For better ride, handling and brake cooling the 7 Series has standard 18-inch wheels. Smaller 17-inch wheels are standard on the GS 300. The 7 Series’ optional 20-inch wheels are larger than the 19-inch wheels optional on the GS Series.

Changing a flat tire near traffic can be dangerous and inconvenient. The run-flat tires standard on the 7 Series can be driven up to 50 miles without any air pressure, allowing you to drive to a service station for a repair. The GS Series doesn’t offer run-flat tires.

Suspension and Handling

The 7 Series offers active sway bars, which help keep it flat and controlled during cornering, but disconnect at lower speeds to smooth the ride and offer greater off-road suspension articulation. This helps keep the tires glued to the road on-road and off. The GS Series doesn’t offer an active sway bar system.

The front and rear suspension of the 7 Series uses air springs for a smoother, controlled ride than the GS Series, which uses coil springs. Air springs maintain proper ride height and ride more smoothly.

The 7 Series offers an available active suspension system, which counteracts cornering forces actively, limiting body roll and improving handling and stability. Lexus doesn’t offer an active suspension on the GS Series.

The 7 Series has a standard automatic front and rear load leveling suspension to keep ride height level with a heavy load or when towing. The 7 Series’ height leveling suspension allows the driver to raise ride height for better off-road clearance and then lower it again for easier entering and exiting and better on-road handling. The GS Series doesn’t offer a load leveling suspension.

For a smoother ride and more stable handling, the 7 Series’ wheelbase is 14.2 inches longer than on the GS Series (126.4 inches vs. 112.2 inches).

For better handling and stability, the average track (width between the wheels) on the 7 Series is 1.5 inches wider in the front and 1.7 inches wider in the rear than the track on the GS Series.

The Alpina B7 handles at .97 G’s, while the GS 350 pulls only .88 G’s of cornering force in a Car and Driver skidpad test.

The 750i xDrive executes Motor Trend’s “Figure Eight” maneuver quicker than the GS 350 (25.4 seconds @ .75 average G’s vs. 26.1 seconds @ .72 average G’s).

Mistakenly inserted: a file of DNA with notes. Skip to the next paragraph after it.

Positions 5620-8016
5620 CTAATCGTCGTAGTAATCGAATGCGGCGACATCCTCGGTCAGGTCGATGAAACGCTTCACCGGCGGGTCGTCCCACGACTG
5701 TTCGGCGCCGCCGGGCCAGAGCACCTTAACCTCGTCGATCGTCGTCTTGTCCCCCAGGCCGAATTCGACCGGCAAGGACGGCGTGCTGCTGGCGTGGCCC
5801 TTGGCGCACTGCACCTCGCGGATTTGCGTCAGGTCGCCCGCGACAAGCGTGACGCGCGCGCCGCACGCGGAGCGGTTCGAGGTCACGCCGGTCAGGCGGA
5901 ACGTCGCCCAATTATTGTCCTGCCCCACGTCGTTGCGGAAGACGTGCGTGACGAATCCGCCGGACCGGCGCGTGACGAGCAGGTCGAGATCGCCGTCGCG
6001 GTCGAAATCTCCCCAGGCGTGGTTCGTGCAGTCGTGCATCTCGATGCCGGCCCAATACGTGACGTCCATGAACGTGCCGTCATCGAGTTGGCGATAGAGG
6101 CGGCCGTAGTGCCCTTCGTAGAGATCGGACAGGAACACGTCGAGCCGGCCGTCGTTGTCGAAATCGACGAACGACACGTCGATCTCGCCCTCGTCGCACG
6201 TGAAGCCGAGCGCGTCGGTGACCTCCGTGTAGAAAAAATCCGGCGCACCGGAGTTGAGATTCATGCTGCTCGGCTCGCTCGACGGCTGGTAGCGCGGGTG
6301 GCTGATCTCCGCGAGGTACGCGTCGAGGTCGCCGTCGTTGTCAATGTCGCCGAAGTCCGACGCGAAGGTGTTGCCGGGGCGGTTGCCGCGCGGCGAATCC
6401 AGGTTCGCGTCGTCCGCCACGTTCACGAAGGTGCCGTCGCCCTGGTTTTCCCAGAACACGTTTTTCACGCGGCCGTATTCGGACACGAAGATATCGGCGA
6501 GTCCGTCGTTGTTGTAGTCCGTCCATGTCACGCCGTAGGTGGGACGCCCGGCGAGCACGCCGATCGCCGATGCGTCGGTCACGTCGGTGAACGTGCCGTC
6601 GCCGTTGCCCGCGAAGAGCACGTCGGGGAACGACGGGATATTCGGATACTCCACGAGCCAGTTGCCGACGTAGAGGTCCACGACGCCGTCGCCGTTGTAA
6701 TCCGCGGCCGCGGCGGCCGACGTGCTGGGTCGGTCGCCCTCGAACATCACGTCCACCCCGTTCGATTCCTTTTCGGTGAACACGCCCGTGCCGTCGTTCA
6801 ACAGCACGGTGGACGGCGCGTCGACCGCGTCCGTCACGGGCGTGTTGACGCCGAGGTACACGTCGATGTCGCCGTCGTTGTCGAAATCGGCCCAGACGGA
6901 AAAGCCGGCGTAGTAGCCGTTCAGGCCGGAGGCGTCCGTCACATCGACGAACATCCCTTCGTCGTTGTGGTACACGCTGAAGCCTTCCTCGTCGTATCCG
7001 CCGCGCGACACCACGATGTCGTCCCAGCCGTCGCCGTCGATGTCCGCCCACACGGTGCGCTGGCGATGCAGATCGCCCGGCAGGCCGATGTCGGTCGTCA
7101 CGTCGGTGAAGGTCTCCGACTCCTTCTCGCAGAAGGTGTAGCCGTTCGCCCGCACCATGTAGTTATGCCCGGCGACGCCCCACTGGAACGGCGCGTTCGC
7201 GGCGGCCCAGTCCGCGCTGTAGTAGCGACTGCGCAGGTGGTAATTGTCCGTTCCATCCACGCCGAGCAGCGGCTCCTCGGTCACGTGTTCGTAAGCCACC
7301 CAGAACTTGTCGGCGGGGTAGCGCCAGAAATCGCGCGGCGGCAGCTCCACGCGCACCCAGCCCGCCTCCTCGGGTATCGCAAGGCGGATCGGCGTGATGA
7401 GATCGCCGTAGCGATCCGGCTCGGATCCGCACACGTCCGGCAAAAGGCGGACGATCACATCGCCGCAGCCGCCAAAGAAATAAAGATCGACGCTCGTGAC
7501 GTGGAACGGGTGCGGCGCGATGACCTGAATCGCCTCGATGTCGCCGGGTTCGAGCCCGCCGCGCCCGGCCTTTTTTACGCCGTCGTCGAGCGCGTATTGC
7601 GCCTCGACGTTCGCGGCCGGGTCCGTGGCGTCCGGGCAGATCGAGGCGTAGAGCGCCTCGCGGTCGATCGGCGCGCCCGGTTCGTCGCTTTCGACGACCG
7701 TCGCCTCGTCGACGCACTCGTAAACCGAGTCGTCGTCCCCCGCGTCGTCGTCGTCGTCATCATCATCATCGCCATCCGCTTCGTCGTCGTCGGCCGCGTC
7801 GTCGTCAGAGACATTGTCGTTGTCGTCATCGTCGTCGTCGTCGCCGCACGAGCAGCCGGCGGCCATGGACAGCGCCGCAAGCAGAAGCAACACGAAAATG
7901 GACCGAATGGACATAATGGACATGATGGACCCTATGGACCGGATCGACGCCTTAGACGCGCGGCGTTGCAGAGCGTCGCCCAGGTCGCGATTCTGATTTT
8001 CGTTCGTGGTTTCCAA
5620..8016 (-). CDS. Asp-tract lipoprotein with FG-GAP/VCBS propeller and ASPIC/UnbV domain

Chassis

The front grille of the 7 Series uses electronically controlled shutters to close off airflow and reduce drag when less engine cooling is needed. This helps improve highway fuel economy. The GS Series doesn’t offer active grille shutters.

Passenger Space

Because it has more passenger and cargo room, the EPA rates the 7 Series a Large car, while the GS Series is rated a Mid-size.

The 7 Series has 15 cubic feet more passenger volume than the GS Series (114 vs. 99).

The 7 Series has 1.9 inches more front headroom, 1.9 inches more front shoulder room, 1.1 inches more rear headroom, 7.6 inches more rear legroom and 2 inches more rear shoulder room than the GS Series.

For enhanced passenger comfort on long trips the 7 Series’ available rear seats recline. The GS Series’ rear seats don’t recline.

Cargo Capacity

To make loading groceries and cargo easier when your hands are full, the 7 Series’ trunk can be opened and closed just by kicking your foot under the back bumper, leaving your hands completely free. The GS Series doesn’t offer a hands-free gesture to open its trunk, forcing you to put cargo down if your hands are full.

Servicing Ease

The 7 Series has a maintenance free battery for long life without checking the battery’s water level. The GS Series doesn’t have a maintenance free battery, so the water level in the battery’s cells must be checked often to prevent damage.

A Condition-Based Service Display is standard on the 7 Series to save the owner time and money by calculating maintenance intervals for oil changes and vehicle inspection based on actual driving conditions. This takes the guesswork out of keeping your vehicle in top condition and helps it last longer. Lexus doesn’t offer a maintenance reminder on the GS Series.

Ergonomics

The 7 Series’ rain-sensitive wipers adjust their speed and turn on and off automatically based on the amount of rainfall on the windshield. This allows the driver to concentrate on driving without constantly adjusting the wipers. The GS Series’ standard manually variable intermittent wipers have to be constantly adjusted.

Optional air conditioned front and rear seats keep the 7 Series’ passengers comfortable and take the sting out of hot leather in summer. The GS Series doesn’t offer air-conditioned seats in the rear.

The 7 Series has a standard heated steering wheel to take the chill out of steering on extremely cold winter days before the car heater warms up. A heated steering wheel costs extra on the GS Series.

The 7 Series’ Parking Assistant Plus can parallel park or back into a parking spot by itself, starting, stopping and changing direction automatically. Optional Remote Control Parking will park and retrieve your car remotely: press a button and watch it park itself. This is ideal for tight locations. The GS Series doesn’t offer an automated parking system.

Economic Advantages

According to The Car Book by Jack Gillis, the 7 Series is less expensive to operate than the GS Series because typical repairs cost much less on the 7 Series than the GS Series, including $114 less for a starter, $129 less for fuel injection and $438 less for a timing belt/chain.

Recommendations

Consumer Reports® recommends both the BMW 7 Series and the Lexus GS Series, based on reliability, safety and performance.

The BMW 7 Series outsold the Lexus GS Series by 25% during 2018.

© 1991-2018 Advanta-STAR Automotive Research. All rights reserved.